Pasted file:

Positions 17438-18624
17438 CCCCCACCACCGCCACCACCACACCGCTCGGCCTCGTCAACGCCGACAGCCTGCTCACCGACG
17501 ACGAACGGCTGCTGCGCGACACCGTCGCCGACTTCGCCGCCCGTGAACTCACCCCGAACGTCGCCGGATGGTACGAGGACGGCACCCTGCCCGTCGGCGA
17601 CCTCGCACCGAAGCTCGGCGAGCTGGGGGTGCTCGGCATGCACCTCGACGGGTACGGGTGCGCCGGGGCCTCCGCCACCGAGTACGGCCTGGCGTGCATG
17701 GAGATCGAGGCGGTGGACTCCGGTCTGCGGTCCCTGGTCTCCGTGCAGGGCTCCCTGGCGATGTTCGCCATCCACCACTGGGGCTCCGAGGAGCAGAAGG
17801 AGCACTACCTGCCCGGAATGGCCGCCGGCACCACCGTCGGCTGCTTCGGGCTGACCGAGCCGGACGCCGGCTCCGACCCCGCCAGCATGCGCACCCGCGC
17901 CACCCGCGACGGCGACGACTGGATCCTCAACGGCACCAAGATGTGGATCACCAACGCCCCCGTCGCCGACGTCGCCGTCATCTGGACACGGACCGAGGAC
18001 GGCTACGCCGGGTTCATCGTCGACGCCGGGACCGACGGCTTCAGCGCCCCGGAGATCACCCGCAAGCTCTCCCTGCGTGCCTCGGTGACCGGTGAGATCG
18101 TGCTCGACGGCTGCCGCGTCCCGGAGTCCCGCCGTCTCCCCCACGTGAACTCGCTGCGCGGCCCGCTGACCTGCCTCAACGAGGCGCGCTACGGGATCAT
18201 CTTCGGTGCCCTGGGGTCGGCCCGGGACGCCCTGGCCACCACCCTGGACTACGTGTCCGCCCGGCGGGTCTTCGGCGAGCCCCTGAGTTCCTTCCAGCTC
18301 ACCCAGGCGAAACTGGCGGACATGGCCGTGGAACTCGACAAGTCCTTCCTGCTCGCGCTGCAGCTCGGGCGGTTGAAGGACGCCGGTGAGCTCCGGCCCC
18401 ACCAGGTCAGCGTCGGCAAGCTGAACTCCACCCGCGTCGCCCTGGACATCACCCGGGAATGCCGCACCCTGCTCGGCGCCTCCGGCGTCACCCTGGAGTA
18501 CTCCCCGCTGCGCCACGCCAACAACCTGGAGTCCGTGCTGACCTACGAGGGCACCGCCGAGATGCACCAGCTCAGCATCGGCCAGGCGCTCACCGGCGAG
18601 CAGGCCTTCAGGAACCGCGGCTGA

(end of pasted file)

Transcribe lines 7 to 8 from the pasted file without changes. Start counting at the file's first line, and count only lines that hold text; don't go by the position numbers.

17901 CACCCGCGACGGCGACGACTGGATCCTCAACGGCACCAAGATGTGGATCACCAACGCCCCCGTCGCCGACGTCGCCGTCATCTGGACACGGACCGAGGAC
18001 GGCTACGCCGGGTTCATCGTCGACGCCGGGACCGACGGCTTCAGCGCCCCGGAGATCACCCGCAAGCTCTCCCTGCGTGCCTCGGTGACCGGTGAGATCG